Erosion of Brand Trust in the Marketing Industry
Consumers want to believe that brands, like an old friend, have their best interests at heart. Despite consumers’ desire to feel protected and trust the intentions of a brands actions, they frequently are let down instead.
Consumers have become more skeptical of brand promises since technology access has made it easy to detect a brand’s lies via social media. It takes time to develop a trusting consumer relationship by nurturing it through the customer journey, but it can take only seconds to kill that relationship and even more time to mend.
Facebook, Amazon, and Uber are great examples of brands that have disappointed their consumers in the past few years and need to work harder to regain consumers’ trust. They are few of the many brands that have lead to a nationwide decrease in consumer trust.
According to the Edelman Trust Barometer, consumer trust has dropped 10% from 58% to 48% in the last year and nearly half of consumers don’t trust businesses to “do what is right.” Consumers not only lack faith in their political leaders, but 63% doubt the credibility of business leaders like CEOs.
In a world where consumer choices drive business and the market is saturated with countless options, building a strong consumer relationship based on trust may be the only differentiator against competition.
Build Trust or Risk Brand Erosion…
How Can Brands Build Trust?
An authentic brand is transparent about their services. What they promise, they consistently deliver and meet consumer expectations. An authentic brand’s advertising reflects their brand mission and values. Even when disaster hits the fan, they are honest about how they are working to fix problems.
In the past couple of years, Facebook got in over it’s head by attempting to provide more than it’s initial promise - “bringing the world closer together” by connecting people. Facebook’s privacy breach lost their consumers' faith in the brand and the alterations of the Facebook News Feed to focus more on news, entertainment media, and ads lead them away from their initial purpose to connect. Since, they have restructured to focus on their initial mission and hired a larger staff to ensure the trustworthiness of information shared on the site.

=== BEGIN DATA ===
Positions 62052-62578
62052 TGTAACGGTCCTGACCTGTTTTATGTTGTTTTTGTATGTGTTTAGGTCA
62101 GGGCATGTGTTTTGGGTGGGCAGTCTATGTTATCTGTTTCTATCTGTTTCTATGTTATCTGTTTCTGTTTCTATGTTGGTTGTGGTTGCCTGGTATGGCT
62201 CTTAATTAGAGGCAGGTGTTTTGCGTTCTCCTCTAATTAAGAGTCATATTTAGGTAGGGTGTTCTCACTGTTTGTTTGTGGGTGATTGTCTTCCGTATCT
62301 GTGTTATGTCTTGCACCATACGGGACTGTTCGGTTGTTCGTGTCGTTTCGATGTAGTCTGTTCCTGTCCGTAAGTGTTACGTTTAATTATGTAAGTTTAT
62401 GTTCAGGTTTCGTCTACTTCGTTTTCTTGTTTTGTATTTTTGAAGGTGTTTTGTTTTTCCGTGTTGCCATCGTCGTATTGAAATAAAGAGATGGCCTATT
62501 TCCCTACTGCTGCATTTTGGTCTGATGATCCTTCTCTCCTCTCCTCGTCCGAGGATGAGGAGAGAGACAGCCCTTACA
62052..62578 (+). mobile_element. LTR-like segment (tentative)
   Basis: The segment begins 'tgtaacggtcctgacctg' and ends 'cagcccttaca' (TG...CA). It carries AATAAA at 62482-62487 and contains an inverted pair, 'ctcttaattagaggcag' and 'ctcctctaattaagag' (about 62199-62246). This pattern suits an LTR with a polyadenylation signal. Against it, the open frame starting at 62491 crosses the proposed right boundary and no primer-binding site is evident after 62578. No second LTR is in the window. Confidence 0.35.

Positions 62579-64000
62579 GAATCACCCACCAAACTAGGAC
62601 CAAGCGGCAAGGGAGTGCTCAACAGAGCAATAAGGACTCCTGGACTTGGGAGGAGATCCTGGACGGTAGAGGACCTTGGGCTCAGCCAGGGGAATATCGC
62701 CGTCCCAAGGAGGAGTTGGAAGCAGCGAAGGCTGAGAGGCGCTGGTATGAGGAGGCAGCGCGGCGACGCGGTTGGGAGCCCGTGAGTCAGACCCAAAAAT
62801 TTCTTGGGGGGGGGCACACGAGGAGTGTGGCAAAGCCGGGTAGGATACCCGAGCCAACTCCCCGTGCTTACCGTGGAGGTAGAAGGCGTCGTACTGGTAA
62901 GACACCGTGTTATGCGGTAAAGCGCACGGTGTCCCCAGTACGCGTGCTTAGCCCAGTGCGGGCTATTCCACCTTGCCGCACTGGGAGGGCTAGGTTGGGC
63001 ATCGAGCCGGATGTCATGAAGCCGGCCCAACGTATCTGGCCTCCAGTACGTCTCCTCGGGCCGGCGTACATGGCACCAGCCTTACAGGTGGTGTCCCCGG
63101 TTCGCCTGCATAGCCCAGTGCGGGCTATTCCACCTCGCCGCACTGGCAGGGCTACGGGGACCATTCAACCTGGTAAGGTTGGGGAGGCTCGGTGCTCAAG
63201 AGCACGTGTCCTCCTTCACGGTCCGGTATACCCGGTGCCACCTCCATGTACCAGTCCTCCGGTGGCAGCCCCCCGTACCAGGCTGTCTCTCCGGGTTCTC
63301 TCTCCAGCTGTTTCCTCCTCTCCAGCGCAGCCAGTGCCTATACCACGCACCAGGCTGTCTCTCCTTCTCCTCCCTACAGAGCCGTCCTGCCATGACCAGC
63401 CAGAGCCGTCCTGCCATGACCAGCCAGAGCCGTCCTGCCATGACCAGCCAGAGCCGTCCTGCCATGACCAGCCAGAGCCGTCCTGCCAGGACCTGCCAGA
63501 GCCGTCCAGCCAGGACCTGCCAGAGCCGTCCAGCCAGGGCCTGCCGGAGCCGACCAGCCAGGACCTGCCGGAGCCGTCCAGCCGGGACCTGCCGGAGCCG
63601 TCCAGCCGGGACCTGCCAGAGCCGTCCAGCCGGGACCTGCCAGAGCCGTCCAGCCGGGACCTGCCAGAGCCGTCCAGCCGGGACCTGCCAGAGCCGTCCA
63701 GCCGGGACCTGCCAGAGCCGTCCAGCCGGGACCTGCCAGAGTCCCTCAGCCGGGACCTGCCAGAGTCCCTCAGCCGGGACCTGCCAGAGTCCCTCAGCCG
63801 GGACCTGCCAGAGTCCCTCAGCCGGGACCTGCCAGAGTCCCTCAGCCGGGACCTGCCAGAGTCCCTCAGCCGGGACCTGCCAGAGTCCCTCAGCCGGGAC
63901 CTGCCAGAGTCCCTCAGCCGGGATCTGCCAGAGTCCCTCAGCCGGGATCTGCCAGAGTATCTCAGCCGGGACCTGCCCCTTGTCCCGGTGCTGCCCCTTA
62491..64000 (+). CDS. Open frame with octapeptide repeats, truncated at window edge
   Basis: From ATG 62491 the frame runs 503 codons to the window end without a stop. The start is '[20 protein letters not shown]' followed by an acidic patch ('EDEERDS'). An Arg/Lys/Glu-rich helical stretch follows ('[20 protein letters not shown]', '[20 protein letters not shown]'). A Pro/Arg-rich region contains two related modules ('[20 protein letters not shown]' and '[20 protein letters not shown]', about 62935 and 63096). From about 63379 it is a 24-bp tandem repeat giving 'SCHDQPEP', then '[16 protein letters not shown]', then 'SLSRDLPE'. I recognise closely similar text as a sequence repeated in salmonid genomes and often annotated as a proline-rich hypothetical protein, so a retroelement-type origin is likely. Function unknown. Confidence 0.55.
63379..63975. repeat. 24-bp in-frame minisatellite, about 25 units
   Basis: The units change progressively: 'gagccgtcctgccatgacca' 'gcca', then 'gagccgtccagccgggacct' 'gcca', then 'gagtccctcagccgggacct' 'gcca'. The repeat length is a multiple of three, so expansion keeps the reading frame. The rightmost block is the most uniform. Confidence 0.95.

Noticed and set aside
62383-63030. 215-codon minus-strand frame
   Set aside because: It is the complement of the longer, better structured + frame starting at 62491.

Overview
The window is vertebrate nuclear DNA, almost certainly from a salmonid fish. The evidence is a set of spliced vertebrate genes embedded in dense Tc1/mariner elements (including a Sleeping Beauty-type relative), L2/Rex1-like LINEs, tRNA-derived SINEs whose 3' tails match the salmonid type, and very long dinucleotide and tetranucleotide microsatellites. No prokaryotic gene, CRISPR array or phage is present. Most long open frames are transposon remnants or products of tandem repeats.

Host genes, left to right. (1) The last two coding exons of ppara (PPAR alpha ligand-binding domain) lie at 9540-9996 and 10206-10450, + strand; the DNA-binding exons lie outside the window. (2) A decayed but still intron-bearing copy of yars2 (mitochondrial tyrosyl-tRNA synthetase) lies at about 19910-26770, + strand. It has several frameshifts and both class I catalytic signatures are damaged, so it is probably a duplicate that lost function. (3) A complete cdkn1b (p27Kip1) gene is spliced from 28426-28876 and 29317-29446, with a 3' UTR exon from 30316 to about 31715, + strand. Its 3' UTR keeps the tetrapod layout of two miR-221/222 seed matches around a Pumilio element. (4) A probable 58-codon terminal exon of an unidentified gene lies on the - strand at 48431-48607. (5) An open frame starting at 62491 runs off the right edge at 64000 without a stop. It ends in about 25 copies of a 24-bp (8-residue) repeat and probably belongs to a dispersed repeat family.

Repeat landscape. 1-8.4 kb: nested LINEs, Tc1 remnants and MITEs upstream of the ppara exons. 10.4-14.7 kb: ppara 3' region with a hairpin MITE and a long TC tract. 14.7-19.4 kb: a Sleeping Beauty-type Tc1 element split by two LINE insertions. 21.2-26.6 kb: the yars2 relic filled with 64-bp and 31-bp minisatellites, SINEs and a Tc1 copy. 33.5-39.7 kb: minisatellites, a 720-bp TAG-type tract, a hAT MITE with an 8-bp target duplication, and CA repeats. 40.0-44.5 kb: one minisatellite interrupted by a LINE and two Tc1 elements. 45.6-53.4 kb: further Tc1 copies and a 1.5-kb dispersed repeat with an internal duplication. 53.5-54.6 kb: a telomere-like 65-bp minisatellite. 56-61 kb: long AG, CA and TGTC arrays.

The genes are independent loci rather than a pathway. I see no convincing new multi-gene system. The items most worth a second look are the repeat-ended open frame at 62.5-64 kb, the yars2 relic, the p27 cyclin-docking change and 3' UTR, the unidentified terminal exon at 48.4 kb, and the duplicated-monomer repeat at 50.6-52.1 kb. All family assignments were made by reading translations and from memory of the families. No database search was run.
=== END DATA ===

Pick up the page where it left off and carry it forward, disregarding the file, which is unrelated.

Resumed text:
Consumers do not need to blindly believe advertisements or company promises because they can easily look up reviews of other consumers’ experience and comments. The ability for companies to provide proof of their product or service’s quality gives them a distinct advantage.
Companies like Amazon have to be hyper-vigilant about fraud because they have built an ecosystem of resellers who may have less-than reputable intentions. Fake reviews, cheap items, and counterfeited products lead consumers to blame the platform. On the podcast “Reply All,” hosts PJ Vogt and Alex Goldman discovered that sellers hire people to place their items in the “shopping cart” to boost the product’s visibility. People are also hired to purchase the product for “reviewing” to increase their product ranking. The people hired typically write an overall positive review with one minor negative note and then return the product for profit without actually using it.
Though Amazon has managed to change the algorithm from time to time to avoid falsehoods, nefarious actors are still slipping through the cracks and taking advantage of customers. Amazon acknowledges that fake reviews are a problem, but they neglect to acknowledge the enormity of the situation. While Amazon estimates 1% of reviews are false, analysts have found over half of some products’ reviews say otherwise. The Edelman study found that “misusing data, and poor trust coming from that, can decrease retention by about 18% within a year, can make customers spend less, at around 15% in one year, and also makes customers more likely to dissuade others using that organization.” Slowly consumers will lose faith and resort to other options for their shopping needs.
Integrity is staying true to the stated promises and brand standards when venturing into new opportunities or when things go wrong. A third of the people surveyed by Edelman prefer when a company works to improve their community. Consumers see through brands that artificially align themselves with causes solely for profit. Brands can appear “preachy” if they do not align the cause with the corporate mission.
Uber lacked integrity when hackers stole millions of user’s data and Uber paid the hackers off to bury the news of the breach. Uber’s reputation has not recovered since this news as well as reports about poor leadership.
Though brands like Facebook, Amazon, and Uber have betrayed their consumers’ trust, they are making efforts to correct their missteps. Marketers should avoid being disconnected from the voices that matter and intently listen to the insights from employees, consumers, and stakeholders. Investing in building trusting consumer relationships leads to more opportunities for profitable growth in the long run.